Can an insurance company change its reason for denial?

An insurer cannot change the basis for a denial of benefits without offering an opportunity for appeal, because ERISA requires that claimants have the opportunity for "full and fair review" of all determinative reasons for the denial of benefits claims.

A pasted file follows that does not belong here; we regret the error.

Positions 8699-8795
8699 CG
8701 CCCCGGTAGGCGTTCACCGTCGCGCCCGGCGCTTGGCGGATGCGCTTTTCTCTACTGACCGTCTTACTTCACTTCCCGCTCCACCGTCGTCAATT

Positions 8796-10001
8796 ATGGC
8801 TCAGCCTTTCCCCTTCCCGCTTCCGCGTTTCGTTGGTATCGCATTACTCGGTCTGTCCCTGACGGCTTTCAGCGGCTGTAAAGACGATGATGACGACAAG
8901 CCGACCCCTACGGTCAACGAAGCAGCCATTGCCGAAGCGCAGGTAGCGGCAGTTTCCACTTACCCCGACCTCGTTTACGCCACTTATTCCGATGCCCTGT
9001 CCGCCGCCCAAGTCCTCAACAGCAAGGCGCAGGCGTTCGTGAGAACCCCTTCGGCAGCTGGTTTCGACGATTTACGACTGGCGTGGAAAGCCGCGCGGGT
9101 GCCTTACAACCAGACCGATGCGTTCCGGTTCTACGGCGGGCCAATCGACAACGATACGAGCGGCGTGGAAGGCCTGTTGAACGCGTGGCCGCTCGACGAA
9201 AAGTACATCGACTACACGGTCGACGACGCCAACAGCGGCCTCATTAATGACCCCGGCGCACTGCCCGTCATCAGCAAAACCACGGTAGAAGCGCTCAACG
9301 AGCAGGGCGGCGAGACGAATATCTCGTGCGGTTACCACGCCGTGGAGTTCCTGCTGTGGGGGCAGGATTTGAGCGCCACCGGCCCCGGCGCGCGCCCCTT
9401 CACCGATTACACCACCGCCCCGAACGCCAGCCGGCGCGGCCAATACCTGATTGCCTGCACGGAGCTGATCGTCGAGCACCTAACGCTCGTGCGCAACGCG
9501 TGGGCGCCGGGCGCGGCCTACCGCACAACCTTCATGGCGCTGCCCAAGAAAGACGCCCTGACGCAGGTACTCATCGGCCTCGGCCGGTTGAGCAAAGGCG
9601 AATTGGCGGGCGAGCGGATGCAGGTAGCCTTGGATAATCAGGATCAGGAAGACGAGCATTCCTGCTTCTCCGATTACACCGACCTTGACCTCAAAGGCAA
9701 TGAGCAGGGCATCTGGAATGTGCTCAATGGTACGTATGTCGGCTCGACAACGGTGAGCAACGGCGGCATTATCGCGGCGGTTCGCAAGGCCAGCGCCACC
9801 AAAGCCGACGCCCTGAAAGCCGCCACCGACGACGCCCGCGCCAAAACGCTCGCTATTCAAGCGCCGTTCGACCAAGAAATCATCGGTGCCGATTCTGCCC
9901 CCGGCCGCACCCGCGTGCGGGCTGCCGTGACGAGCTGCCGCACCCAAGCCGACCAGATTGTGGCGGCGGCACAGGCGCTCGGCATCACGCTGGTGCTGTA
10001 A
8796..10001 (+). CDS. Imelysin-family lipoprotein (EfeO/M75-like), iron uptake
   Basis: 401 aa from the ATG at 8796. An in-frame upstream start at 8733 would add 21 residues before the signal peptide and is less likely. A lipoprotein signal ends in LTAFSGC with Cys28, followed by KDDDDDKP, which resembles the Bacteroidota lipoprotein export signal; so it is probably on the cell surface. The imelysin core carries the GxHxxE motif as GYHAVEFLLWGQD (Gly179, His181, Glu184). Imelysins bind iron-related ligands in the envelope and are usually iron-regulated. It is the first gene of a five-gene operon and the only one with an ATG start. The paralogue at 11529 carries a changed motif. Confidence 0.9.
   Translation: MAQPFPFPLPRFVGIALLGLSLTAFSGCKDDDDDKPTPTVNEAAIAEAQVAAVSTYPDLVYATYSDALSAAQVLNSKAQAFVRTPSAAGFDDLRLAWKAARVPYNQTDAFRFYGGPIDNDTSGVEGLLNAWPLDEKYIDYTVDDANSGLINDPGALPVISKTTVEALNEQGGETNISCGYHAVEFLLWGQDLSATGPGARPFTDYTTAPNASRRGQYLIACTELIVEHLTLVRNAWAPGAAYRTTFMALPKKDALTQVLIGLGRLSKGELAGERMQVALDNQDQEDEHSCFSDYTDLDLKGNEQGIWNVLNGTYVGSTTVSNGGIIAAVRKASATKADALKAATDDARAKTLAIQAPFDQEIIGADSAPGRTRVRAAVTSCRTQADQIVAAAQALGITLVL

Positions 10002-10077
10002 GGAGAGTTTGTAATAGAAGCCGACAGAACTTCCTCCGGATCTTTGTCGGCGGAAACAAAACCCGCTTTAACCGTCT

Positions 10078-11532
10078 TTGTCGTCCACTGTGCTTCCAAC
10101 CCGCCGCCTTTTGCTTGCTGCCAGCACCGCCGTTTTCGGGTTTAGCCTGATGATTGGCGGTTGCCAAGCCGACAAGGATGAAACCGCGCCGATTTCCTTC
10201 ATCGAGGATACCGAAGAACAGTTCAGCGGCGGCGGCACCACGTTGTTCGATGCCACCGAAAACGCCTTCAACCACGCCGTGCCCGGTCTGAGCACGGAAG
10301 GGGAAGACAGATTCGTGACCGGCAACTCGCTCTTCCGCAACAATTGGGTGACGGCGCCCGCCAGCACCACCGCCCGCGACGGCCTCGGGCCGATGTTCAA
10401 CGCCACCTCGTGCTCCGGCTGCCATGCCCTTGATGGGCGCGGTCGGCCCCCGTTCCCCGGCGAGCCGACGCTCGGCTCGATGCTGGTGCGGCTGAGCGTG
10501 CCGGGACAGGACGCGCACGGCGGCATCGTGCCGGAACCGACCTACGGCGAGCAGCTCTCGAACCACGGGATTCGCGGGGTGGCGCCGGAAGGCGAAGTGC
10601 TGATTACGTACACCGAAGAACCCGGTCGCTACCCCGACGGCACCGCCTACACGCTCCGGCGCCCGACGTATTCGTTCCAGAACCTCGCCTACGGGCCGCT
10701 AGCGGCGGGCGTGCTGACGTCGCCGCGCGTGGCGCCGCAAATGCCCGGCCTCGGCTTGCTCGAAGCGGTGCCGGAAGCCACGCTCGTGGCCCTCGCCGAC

When an insurer changes the basis for its denial during the appeal process - whether during administrative review or judicial review - that opportunity is lost. See Thompson v. Life Ins. Co. of N. America, 30 Fed. Appx. 160, 163 64, 2002 U.S. App. LEXIS 3390 (4th Cir. 2002) (unpublished) (remanding to district court where insurance company changed reason for its denial of benefits during judicial appeal because allowing insurer "to raise a new basis for denial would deprive (the claimant] of the procedural fairness guaranteed to claimants under ERISA"). Also Glista v. Unum Life Ins. Co. of America, 378 F.3d 113, 130 (1st Cir. 2004) (remanding to the district court with instructions that the insurer be held to the reason articulated during its internal claims review process since the insurer "violated ERISA and its regulations by relying on a reason in court that had not been articulated to the claimant during its internal review").